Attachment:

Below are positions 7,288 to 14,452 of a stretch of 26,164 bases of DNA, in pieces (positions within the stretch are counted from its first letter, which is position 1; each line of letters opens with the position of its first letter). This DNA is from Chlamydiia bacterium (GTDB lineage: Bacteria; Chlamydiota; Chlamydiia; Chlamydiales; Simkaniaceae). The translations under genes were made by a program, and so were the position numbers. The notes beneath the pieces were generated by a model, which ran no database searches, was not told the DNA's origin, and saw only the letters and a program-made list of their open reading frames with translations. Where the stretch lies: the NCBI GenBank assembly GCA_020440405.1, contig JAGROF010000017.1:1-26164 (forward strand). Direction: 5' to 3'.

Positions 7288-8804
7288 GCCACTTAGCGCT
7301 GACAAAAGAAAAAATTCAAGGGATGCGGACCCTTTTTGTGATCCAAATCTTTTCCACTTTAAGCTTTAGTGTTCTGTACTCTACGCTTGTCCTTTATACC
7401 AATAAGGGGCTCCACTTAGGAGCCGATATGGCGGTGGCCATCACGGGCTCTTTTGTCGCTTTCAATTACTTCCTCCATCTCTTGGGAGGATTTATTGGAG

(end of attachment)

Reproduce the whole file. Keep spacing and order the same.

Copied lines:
Below are positions 7,288 to 14,452 of a stretch of 26,164 bases of DNA, in pieces (positions within the stretch are counted from its first letter, which is position 1; each line of letters opens with the position of its first letter). This DNA is from Chlamydiia bacterium (GTDB lineage: Bacteria; Chlamydiota; Chlamydiia; Chlamydiales; Simkaniaceae). The translations under genes were made by a program, and so were the position numbers. The notes beneath the pieces were generated by a model, which ran no database searches, was not told the DNA's origin, and saw only the letters and a program-made list of their open reading frames with translations. Where the stretch lies: the NCBI GenBank assembly GCA_020440405.1, contig JAGROF010000017.1:1-26164 (forward strand). Direction: 5' to 3'.

Positions 7288-8804
7288 GCCACTTAGCGCT
7301 GACAAAAGAAAAAATTCAAGGGATGCGGACCCTTTTTGTGATCCAAATCTTTTCCACTTTAAGCTTTAGTGTTCTGTACTCTACGCTTGTCCTTTATACC
7401 AATAAGGGGCTCCACTTAGGAGCCGATATGGCGGTGGCCATCACGGGCTCTTTTGTCGCTTTCAATTACTTCCTCCATCTCTTGGGAGGATTTATTGGAG